Some coaches want to limit, not end, texting recruits
INDIANAPOLIS -- Some college football coaches think the NCAA should find a middle ground on a proposed text messaging ban.
Grant Teaff, executive director of the American Football Coaches Association, said Monday he had sent a letter appealing to the NCAA's board of directors to consider a more moderate approach rather than adopting the management council's proposal to eliminate all forms of electronic communication between coaches and recruits.
If the board passes the measure Thursday, it would take effect in August.
Teaff believes more debate would create a better solution.
"Hopefully, they'll delay the decision to come up with the type of regulations that can be policed," Teaff said. "This all or nothing approach is not the right answer."
Unlike restrictions on phone calls and in-person visits, there are no coach limits on text messaging. E-mails and faxes would be exempt from the new ban but would be limited by current NCAA guidelines.
Teaff's solution is to allow text messages during certain parts of the year, much like NCAA rules regulate other interaction. Teaff said the high school and college coaches have been working on that proposal for six months.
The NCAA was concerned that unlimited text messages created a loophole that permitted coaches to send a message asking recruits to call them -- calls that would violate NCAA rules if the coach made the call.
NCAA spokesman Bob Williams said the board would review the letter but declined comment because it had not yet been received.
While acknowledging limitations are needed, Teaff said coaches use text messages for more than merely chatter. One benefit Teaff cited was using the service to provide updates on scheduled campus visits. Without them, Teaff said coaches might have to call high school coaches, who would then relay that information to players and their parents.
Jim Haney, executive director of the National Association of Basketball Coaches, does not plan to take a position before Thursday's board of directors vote because the coaches are split about 50-50 on the issue. Haney said assistant coaches, who usually do the most recruiting, support texting in greater numbers.
"I think on the basketball side of the proposal, it would be more toward limiting the hours of the day," Haney said. "Things need to make sense, like texting during the school day and such. I think there is a desire to support something that allows you to text message but would limit the hours."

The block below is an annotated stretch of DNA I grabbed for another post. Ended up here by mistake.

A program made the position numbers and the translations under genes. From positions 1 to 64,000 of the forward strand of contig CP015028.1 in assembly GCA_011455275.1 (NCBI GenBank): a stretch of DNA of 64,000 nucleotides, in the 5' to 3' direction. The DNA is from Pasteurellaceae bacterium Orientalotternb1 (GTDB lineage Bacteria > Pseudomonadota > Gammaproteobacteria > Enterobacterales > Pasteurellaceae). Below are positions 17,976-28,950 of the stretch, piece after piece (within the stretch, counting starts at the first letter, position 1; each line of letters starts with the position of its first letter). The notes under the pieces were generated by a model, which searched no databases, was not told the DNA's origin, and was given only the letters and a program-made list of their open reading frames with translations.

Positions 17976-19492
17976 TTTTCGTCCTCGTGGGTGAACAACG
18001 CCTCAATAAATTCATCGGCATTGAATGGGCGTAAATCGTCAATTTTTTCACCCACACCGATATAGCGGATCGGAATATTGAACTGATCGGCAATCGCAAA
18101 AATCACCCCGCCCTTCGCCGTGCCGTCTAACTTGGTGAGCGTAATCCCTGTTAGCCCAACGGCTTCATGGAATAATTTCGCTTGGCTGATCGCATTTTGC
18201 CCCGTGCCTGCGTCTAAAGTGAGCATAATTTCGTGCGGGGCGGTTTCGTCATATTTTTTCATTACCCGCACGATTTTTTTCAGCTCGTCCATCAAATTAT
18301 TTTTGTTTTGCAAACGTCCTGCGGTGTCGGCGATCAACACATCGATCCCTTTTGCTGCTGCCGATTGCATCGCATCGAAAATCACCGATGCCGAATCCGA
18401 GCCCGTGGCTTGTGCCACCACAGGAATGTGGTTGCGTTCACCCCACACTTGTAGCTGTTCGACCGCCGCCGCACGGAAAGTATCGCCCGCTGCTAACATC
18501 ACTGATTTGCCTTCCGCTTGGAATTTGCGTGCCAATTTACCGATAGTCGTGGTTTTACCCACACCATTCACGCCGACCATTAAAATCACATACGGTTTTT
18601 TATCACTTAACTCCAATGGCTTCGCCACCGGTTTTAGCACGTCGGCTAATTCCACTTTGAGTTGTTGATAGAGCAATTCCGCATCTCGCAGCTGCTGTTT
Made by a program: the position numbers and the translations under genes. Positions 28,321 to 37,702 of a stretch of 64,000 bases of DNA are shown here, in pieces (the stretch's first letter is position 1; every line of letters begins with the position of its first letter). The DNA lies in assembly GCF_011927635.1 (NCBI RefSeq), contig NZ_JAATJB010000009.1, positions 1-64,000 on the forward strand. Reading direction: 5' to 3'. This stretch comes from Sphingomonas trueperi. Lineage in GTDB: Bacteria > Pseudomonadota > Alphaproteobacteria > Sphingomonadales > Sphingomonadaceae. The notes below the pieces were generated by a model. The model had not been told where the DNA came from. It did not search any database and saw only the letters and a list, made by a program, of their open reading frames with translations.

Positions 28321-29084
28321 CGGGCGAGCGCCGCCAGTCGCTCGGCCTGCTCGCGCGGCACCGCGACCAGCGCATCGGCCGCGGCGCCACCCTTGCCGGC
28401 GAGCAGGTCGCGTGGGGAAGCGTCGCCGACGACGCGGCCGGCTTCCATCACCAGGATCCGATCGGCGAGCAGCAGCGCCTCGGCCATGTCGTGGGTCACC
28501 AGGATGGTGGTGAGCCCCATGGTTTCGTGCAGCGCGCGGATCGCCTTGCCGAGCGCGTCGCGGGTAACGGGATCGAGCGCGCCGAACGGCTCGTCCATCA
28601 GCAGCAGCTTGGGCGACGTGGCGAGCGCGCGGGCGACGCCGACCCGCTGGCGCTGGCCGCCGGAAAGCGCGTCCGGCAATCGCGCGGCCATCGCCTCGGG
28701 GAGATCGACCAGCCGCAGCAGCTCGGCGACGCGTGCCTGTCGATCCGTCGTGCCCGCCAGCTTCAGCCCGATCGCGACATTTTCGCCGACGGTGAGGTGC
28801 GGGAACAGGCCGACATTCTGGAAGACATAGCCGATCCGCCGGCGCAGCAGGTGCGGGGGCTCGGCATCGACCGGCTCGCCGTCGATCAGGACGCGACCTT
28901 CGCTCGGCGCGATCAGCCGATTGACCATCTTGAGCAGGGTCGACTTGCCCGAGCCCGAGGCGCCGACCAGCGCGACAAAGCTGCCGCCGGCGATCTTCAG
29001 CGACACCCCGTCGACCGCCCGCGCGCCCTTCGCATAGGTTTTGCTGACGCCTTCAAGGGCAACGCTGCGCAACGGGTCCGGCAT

After the management council's approval last week, outgoing chairwoman Kate Hickey said she expected the measure to pass unless there was an outcry from coaches.
Count Teaff among that group along with many of the coaches he represents.
"It's the most effective way to immediately communicate with prospects and their families without being intrusive," Texas coach Mack Brown said last week. "With the limitations on phone calls and in-person visits, a personal text is an efficient and convenient way to answer questions, have a quick discussion or just stay in touch."
Last week, Anna Chappell, a former women's basketball player at Arizona, told the management council that athletes have two primary concerns -- expenses and privacy. Current rules place no limitations on times, dates or the number of text messages sent and some cell phone plans require the person receiving the message to pay the bill.
"All the mass texts were a pain to deal with, but it was a lot better than getting a ton of phone calls and allowed me to talk to the coaches I wanted to and just delete the others," Texas cornerback Ben Wells said. "Text messaging also made it easier to communicate with the coaches and get questions answered quickly and easily."
The NCAA could rescind the rule later, too.
But Teaff doesn't want to take that chance. He'd rather the board table the motion, look for other answers and come up with a compromise.
"I'm never surprised at what the management council does," he said. "I had hoped they wouldn't forward it, but they did. So we're asking the board to wait until we can come up with a workable solution."
Copyright 2007 by The Associated Press
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